Sarah's Chess Journal

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         The History and The Culture of Chess

Andrei Davidovich Dadiani

-a bit of background      

                        David Dadiani
David Dadiani, Duke of Dukes of Mingrelia, had four children.

The older two were daughters: 
      Princess Martha Davidovna, born on February 4, 1840
      Princess Nino Davidovna, born on January 2, 1841.
The next two were sons:
      Nikolai Davidovitch Dadiani, born on January 4, 1847
      Andrei Davidovitch Dadiani, born on October 24, 1850.

His two daughters died very young:  Princess Martha in 1842 and Princess Nino in 1848.

Of his two sons:
One would follow in his footsteps and become the final Duke of Dukes of Mingrelia.
The other would become a chess player.

The Black Sea forms the western border of  the Georgian province of Mingrelia (Samegrelo). see maps  Ever since Mingrelia became a Georgian province in the 11th century, the ancient house of Dadiani governed the province with its militaristic style through a succession of Dukes.  From the 11th through the 16th centuries, Mingrelia was under the Georgian Kingdom which allowed the Dadiani to rule in return for military favors. In the 16th century, Mingrelia gained its independence which it held until 1803 when it was absorbed by Russia under a special agreement that allowed the Dadiani to continue ruling. But the family's days were numbered and in 1857, Tzarist Russia took over the rule of Mingrelia, leaving the Dadiani family their titles.

Edward Gibbon's is his massive book, The Decline and Fall of the Roman Empire, describes old Mingrelia:

Both the soil and climate are relaxed by excessive moisture: twenty-eight rivers, besides the Phasis and his dependent streams, convey their waters to the sea; and the hollowness of the ground appears to indicate the subterraneous channels between the Euxine and the Caspian. In the fields where wheat or barley is sown, the earth is too soft to sustain the action of the plough; but the gom, a small grain, not unlike the millet or coriander seed, supplies the ordinary food of the people; and the use of bread is confined to the prince and his nobles. Yet the vintage is more plentiful than the harvest; and the bulk of the stems, as well as the quality of the wine, display the unassisted powers of nature. The same powers continually tend to overshadow the face of the country with thick forests; the timber of the hills, and the flax of the plains, contribute to the abundance of naval stores; the wild and tame animals, the horse, the ox, and the hog, are remarkably prolific, and the name of the pheasant is expressive of his native habitation on the banks of the Phasis.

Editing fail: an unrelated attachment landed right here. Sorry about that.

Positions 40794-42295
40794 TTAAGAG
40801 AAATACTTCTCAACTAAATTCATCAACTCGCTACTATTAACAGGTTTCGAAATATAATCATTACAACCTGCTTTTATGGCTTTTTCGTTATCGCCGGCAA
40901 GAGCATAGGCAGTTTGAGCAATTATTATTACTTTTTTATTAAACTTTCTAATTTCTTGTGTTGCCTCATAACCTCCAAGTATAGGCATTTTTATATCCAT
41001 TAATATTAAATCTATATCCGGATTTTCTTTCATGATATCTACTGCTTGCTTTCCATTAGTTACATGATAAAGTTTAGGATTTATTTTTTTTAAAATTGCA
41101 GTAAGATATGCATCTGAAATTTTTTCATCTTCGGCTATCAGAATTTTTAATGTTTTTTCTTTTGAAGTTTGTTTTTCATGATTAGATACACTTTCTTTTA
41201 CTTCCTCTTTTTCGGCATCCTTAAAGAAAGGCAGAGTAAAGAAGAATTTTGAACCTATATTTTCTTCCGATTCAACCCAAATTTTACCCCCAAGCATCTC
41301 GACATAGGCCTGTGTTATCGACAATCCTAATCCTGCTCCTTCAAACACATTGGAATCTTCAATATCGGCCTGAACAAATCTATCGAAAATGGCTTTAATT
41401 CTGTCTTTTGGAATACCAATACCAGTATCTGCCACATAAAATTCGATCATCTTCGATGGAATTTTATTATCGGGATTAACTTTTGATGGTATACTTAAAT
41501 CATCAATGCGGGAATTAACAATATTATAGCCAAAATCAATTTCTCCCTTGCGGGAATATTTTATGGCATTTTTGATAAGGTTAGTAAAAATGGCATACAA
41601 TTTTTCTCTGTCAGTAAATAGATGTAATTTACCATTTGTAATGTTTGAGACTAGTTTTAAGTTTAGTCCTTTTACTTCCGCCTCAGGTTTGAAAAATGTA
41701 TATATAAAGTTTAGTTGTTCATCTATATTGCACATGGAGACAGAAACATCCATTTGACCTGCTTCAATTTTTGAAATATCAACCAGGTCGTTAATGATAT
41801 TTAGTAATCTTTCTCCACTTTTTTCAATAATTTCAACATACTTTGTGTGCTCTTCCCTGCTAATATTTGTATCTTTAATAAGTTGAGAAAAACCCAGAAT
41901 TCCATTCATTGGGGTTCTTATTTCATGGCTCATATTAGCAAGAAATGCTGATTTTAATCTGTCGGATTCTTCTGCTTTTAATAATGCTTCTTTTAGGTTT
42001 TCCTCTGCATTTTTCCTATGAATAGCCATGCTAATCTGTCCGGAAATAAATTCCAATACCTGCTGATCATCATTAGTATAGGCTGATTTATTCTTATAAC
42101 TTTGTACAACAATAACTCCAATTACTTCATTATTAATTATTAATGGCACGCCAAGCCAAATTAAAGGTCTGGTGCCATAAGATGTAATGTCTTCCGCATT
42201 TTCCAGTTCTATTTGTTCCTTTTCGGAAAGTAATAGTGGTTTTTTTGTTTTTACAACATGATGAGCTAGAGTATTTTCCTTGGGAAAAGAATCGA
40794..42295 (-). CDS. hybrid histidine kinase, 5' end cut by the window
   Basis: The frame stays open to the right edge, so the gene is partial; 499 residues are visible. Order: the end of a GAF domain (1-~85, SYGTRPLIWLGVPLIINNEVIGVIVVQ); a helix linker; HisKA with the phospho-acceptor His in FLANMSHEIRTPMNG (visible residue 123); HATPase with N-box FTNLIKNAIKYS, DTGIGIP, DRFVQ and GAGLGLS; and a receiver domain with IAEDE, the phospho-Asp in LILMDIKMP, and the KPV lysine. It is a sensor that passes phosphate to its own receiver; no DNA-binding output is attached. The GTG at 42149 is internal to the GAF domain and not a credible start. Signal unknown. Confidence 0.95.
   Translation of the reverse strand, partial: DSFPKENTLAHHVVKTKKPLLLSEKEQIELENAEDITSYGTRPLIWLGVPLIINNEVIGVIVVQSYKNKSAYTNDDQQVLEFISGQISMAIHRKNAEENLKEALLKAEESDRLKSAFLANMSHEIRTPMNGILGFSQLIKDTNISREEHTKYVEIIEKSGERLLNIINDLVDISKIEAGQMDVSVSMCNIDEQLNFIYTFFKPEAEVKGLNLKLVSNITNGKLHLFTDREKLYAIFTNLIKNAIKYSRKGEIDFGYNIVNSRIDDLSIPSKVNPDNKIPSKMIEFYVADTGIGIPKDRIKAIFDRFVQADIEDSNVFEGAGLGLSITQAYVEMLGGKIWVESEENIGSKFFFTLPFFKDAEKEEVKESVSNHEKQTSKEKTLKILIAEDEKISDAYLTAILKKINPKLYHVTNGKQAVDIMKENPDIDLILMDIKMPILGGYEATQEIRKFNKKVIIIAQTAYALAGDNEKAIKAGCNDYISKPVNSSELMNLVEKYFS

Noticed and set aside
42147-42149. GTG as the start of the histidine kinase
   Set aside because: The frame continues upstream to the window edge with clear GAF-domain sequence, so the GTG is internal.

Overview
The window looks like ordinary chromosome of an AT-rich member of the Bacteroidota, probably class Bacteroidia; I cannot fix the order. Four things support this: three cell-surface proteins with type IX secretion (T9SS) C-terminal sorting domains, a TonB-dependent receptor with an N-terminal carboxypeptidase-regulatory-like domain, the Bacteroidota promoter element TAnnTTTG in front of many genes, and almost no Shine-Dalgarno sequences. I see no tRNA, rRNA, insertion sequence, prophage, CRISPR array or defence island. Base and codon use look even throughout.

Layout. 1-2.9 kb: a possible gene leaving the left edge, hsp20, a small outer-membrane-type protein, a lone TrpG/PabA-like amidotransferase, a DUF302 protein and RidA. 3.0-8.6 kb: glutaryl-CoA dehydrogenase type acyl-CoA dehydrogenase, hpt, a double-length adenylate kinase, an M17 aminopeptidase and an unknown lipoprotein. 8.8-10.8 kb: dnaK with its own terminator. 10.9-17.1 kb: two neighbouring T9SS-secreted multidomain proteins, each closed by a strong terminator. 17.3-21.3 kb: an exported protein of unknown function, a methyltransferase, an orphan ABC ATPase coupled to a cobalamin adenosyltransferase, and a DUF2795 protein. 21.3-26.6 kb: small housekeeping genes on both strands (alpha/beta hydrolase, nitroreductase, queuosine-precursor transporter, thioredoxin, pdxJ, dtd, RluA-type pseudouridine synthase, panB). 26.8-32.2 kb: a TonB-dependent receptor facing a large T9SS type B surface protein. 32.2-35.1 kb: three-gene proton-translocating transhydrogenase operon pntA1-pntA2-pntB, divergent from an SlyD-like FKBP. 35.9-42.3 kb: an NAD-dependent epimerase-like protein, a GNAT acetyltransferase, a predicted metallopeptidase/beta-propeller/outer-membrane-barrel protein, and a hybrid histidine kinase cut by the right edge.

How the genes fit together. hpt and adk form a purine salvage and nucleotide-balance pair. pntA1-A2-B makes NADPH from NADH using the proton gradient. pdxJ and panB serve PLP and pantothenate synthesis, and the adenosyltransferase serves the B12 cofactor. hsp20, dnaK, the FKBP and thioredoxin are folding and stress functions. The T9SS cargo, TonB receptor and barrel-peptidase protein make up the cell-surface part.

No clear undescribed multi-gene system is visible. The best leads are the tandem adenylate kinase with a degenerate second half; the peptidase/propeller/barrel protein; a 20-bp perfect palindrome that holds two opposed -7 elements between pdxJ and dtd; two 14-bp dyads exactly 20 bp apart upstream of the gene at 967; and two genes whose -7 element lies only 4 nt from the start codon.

Mingrelian Coat of Arms         

Further along he adds something about the people who inhabited the land:

It is in the adjacent climates of Georgia, Mingrelia, and Circassia, that nature has placed, at least to our eyes, the model of beauty in the shape of the limbs, the color of the skin, the symmetry of the features, and the expression of the countenance. According to the destination of the two sexes, the men seemed formed for action, the women for love; and the perpetual supply of females from Mount Caucasus has purified the blood, and improved the breed, of the southern nations of Asia.


                                     Dadiani Castle

While maintaining rule for 800 years isn't easy and in the course of that time there had been  many upheavals. The most irrevocable one occurred in 1803 when, seeking protection against Persia and the Ottoman Turks, Mingrelia allowed itself, through a pact between  Tsar Alexander I and Prince Grigol Dadiani, to be annexed by Russia. The Dadiani remained in control. In 1857, Russia ended this provincial-type government and the rule of the Dadiani ended also.




 The final Duke of Dukes of Mingrelia



Nikolaoz (Nikolai Davidovitch) Dadiani went by Niko.



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